• Prepares evaluator for designing the
    Advantages of Logic Models
• Clarifies program assumptions
• Clarifies goals and objectives
• Relates activities to goals/objectives
• Facilitates agreement about indicators of
• Determines if program has potential to
  achieve outcomes
• Prepares staff/evaluator for evaluation
    Disadvantages of Logic Models

• Can be tedious
• Cannot replace good program planning
• Sometimes difficult to get consensus
• Programs often have little documentation
  about program
• Requires skill in specifying indicators and
    How to Construct a Logic Model

•   Talk to key stakeholders
•   Clarify program rationale
•   Describe program components and activities
•   Define goals of components
•   Determine program outcomes
•   Specify short term and long term outcomes
•   Verify logic model
Basic Elements of a Logic Model

• Components – groups of closely related
  program activities
• Activities – identifiable program tasks
• Goals – General statements about desired
  program direction
• Outputs – products of program activities
Basic Elements of a Logic Model
• Outcomes – the results program hopes to
• Outcome indicators – each outcome
  should have clearly defined markers of
  success (specific, measurable, relevant)
          What is an indicator?
• Indicators are the specific items of information
  that describe observable, measurable
  characteristics or changes in corresponding
• It is specific, observable, and linked to desired
• Examples:
   – 60% of program participants report they know where
     to go for vision care
   – 25% of program participants report they used vision
     care in the past year
  Example: Outcome with Single Indicator
                                   Improved Academic Performance

           Indicator                        Improved Grades

            Potential                       Official Statistics:
         Method for Data                    Improvement in
           Collection                   participant GPA overtime

                    Is this a valid and reliable indicator?
Not everything that can be COUNTED necessarily COUNTS (i.e. is important)!
                                                                                                                      For Discussion
                                                                                                   General Evaluation Logic Model:
                                                                                                    UBC Undergraduate Program

                                                                                                   Inputs                    Process                        Outputs
                                                                                                   •Curriculum           •   Formal Curriculum              Completion of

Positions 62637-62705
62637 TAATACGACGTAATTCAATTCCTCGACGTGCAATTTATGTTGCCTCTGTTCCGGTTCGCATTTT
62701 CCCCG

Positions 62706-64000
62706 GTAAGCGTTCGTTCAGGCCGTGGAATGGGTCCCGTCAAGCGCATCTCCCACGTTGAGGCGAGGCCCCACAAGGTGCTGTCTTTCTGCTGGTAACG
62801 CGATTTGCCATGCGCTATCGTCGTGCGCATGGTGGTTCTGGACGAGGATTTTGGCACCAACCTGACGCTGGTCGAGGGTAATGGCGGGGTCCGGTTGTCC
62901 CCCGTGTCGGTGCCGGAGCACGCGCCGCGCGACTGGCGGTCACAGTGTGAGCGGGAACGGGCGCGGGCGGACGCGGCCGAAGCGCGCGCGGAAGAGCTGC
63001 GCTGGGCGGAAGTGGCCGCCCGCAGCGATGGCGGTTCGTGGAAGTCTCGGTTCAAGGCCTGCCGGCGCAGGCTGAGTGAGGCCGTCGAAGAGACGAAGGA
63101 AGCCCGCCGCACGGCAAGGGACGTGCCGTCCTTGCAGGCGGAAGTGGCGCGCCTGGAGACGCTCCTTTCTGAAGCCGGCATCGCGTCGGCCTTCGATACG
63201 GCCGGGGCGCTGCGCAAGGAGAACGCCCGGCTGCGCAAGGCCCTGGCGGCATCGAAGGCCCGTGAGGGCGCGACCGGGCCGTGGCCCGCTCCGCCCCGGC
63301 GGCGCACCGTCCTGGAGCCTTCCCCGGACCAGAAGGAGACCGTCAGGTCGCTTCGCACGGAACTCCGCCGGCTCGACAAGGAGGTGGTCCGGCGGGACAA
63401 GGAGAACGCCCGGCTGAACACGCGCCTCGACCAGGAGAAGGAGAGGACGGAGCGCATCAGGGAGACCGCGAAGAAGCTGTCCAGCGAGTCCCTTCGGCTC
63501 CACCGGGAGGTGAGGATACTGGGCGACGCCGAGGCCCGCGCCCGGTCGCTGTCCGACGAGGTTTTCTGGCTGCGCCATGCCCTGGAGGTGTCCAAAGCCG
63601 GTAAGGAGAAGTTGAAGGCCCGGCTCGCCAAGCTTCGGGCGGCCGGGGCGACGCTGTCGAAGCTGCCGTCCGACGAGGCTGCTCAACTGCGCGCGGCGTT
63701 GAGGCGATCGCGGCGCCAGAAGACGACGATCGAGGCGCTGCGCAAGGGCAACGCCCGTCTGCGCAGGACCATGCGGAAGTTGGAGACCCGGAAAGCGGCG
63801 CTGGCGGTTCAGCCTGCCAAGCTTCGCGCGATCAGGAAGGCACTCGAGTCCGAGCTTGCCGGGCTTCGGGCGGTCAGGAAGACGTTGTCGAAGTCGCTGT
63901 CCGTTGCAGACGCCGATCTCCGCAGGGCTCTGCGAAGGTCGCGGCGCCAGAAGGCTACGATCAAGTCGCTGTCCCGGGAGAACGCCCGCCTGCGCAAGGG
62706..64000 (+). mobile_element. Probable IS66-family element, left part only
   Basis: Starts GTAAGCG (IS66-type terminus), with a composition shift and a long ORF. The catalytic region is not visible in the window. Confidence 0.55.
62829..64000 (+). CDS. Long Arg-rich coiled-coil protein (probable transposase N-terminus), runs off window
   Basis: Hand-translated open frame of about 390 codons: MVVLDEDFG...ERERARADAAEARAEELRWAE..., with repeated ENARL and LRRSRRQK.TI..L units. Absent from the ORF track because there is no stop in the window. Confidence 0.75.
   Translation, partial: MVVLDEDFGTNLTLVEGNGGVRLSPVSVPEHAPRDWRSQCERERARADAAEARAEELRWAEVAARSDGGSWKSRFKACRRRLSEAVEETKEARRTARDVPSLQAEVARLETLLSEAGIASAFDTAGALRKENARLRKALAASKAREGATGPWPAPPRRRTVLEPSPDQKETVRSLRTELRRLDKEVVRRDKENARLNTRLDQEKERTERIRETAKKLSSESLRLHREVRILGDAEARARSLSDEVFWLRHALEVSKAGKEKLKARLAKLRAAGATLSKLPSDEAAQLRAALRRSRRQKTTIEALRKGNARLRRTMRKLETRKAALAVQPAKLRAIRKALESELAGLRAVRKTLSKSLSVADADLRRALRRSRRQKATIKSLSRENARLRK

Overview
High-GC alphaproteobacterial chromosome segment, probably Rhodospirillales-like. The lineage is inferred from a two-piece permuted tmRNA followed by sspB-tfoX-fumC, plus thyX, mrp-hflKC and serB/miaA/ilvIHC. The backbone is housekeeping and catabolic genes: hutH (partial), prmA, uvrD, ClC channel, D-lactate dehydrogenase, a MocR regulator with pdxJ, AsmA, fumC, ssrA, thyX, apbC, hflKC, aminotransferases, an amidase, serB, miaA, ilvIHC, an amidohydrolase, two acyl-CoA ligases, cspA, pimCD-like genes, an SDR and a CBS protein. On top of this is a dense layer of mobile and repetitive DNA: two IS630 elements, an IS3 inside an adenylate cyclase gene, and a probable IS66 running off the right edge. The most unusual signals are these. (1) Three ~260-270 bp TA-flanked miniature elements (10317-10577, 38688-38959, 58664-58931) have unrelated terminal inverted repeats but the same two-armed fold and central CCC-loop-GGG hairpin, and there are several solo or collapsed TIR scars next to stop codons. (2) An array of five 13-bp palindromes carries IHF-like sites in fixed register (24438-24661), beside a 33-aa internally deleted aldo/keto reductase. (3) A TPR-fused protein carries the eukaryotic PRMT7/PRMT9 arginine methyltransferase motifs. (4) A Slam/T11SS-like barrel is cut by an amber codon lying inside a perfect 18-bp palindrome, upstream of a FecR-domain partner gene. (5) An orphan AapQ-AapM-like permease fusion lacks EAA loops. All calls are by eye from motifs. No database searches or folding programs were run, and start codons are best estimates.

•Lack of access to care

                                                                                                                         I. Orientation                     UGP
                                                                              •Expansion UBC UGP

                                                                                                   •Faculty              II. Human biology
                                                        •Health disparities
          •Shortage of MD’s

                                                                                                                             Foundations medicine           •Competencies

                                                                                                   •Facilities               Clinical skills
                                                                                                                             Family practice                 exam
                                                                                                                         III.Rural & underserved            •Degree
                                                                                                   •Other?                   community practice
                                                                                                                         IV.Clinical Clerkship
                                                                                                                         V. Advanced clinical electives/
                                                                                                                         VI. Learning skills for practice

                                                                                                                          • Informal Curriculum

                                                                                                                          • Hidden Curriculum

                                                                                                              Process & Implementation                      Immediate
                                                                                                              Evaluation                                    Outputs
                                                    For Discussion
                                     General Evaluation Logic Model:
                                      UBC Undergraduate Program


                                                            Working in
                                          Completion of     academic/         Academic
                                          residency          research         Physicians
                                          placement          settings